The bill has, indeed, been shaped and developed through engagement and consultation with victims and witnesses, who have had the courage and bravery to share their experiences. I have been clear that I will continue to engage with victims directly as well as through channels such as the victims task force, victims advisory board and Rape Crisis Scotland’s survivor reference group. I am sure that victims and witnesses and their families and advocates will also make their views known to Parliament as the bill progresses.
Youth Antisocial Behaviour
To ask the Scottish Government what action it is taking to tackle youth antisocial behaviour. (S6O-02238)
We support local agencies to reduce antisocial behaviour and are investing in prevention and early intervention. Local agencies are well placed to deal with those issues and have a wide range of powers to tackle antisocial behaviour, including—where appropriate—warnings and formal measures such as fixed-penalty notices and antisocial behaviour orders. As part of our broader support for prevention, we are developing a new youth work strategy so that all our young people reach their potential. Between 2023 and 2026, we are committing £20 million through the cashback programme to support more than 33,000 young people in communities around Scotland.
Nobody, not least the elderly, should have to put up with harassment or intimidation. Sometimes, due to the age of the apparent offenders, it ends up being a multi-agency issue, as the cabinet secretary mentioned. There is sometimes a perception, including among some offenders, that little can be done to challenge them. What more can the Scottish Government do to help the police, social workers and schools work together with children, particularly those in the 12 to 16 age group?
Alasdair Allan is right to be concerned about the impact of antisocial behaviour on some of his most vulnerable constituents. However, I want to reassure him and others that something can be done to address those issues on a multi-agency basis.
I am aware that a specific group has been established in the Western Isles, involving key partners. I also understand that the local children’s services have been developing plans to divert more young people in the area away from criminalisation and that they are preparing a bid for additional funding. I also know that there are four partners in phase 6 of cashback for communities—Ocean Youth Trust Scotland, Access to Industry, Youth Scotland and the Scottish Football Association—that are all focused on diverting young people who are at risk of participating in antisocial behaviour.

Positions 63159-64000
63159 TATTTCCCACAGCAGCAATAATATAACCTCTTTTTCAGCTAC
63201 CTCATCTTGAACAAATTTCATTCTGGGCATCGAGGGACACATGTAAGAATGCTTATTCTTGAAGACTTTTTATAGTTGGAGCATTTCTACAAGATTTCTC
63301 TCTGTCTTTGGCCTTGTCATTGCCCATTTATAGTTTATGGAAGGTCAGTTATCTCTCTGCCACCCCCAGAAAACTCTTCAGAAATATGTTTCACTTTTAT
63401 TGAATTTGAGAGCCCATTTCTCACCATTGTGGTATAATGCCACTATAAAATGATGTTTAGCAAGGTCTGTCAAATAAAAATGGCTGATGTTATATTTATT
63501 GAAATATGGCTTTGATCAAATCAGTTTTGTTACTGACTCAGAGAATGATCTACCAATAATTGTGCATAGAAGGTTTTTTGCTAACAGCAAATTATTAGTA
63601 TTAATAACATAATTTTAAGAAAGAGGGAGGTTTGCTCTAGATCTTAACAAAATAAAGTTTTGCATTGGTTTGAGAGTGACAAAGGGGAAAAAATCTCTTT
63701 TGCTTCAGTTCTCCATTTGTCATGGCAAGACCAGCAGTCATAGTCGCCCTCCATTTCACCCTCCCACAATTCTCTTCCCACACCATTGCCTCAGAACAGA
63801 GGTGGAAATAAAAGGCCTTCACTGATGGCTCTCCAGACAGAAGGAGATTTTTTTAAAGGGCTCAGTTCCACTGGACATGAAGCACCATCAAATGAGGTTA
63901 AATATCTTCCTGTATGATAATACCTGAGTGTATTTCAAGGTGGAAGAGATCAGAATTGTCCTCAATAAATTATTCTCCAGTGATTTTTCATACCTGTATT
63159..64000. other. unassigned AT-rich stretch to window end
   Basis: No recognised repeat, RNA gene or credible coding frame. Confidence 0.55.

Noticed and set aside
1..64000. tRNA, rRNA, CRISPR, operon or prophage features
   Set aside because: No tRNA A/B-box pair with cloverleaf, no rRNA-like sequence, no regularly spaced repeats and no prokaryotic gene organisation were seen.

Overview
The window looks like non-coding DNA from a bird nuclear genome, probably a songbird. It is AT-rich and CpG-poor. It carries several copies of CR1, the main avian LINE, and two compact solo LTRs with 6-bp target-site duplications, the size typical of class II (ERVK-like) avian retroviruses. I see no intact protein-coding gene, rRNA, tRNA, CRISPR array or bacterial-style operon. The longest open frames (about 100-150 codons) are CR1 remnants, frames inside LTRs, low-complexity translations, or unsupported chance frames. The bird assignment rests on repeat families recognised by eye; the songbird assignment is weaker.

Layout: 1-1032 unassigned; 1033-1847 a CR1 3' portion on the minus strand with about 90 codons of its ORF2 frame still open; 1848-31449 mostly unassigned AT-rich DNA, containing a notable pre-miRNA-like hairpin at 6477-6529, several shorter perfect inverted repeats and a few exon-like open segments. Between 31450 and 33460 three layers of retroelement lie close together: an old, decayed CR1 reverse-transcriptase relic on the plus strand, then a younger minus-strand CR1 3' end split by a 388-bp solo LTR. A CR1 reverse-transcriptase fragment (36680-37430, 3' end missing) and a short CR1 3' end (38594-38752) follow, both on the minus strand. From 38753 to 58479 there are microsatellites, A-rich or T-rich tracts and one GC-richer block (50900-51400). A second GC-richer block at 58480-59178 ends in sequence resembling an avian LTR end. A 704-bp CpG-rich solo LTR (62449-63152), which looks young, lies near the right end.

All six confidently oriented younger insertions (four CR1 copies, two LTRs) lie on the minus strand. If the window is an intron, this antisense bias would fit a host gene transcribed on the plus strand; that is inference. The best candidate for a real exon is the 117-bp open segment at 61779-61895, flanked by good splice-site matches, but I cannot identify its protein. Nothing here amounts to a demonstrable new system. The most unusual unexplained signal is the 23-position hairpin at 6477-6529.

Of course, enforcement measures are also available, including talking to parents and issuing those formal warnings, and acceptable behaviour contracts and antisocial behaviour orders may also be considered for children over the age of 12.
Retailers Against Crime told me about two Lanarkshire teenagers who are using free bus travel to inflict chaos in shops across the country, with a particularly horrific attack in Edinburgh leaving staff injured. Glasgow Chamber of Commerce previously raised concerns that free bus travel for under-22s is fuelling some antisocial behaviour. Shop workers are therefore asking this very specific question: will the cabinet secretary consider finding a way to remove free bus passes from the small number of people who abuse them?
I am advised that transport colleagues will be undertaking a full review of the free entitlement. However, it is important to acknowledge that it is a national entitlement for all young people for very good reasons.
Our focus should always be less on the mode of transport—notwithstanding the work that is done across agencies to ensure the safety of people who work in public transport, as well as of the citizens who travel on public transport—because we need to get to the root causes of such behaviour. There are a number of well-proven, well-evidenced approaches to diverting young people away from criminal activity and antisocial behaviour, as I have already mentioned.
I echo Alasdair Allan’s key point. It is undoubtedly a fact that there has been an uptick in such antisocial behaviour in my constituency, ranging from egg throwing to the assaulting of security guards at fast food outlets, which I have had to deal with. Are any additional measures and consequences for such action being considered? Although no one wants to lock people up and throw away the key, there is a feeling, as Alasdair Allan pointed out, that much of the behaviour in question has no consequences.
Mr Johnson raises an important point. Although the overall statistics on antisocial behaviour do not show an increase, we must be fully cognisant of the fact that antisocial behaviour is often underreported. The Government is undertaking work with the Scottish Community Safety Network to explore what the appetite is for, and what the benefits would be of, revisiting some of our past, more formalised approaches and whether there is a need to review those. If Mr Johnson wishes to write to me, I will keep him fully informed of how we progress with that.
So far, Glasgow City Council has unanimously agreed that putting lights in parks is the right thing to do to help to address antisocial behaviour. Meanwhile, many people are still afraid, and the council has said that it will take years to do that. Does the cabinet secretary think that the installation of lights in parks could help? What more can the Government do to help to move things along more quickly in Glasgow?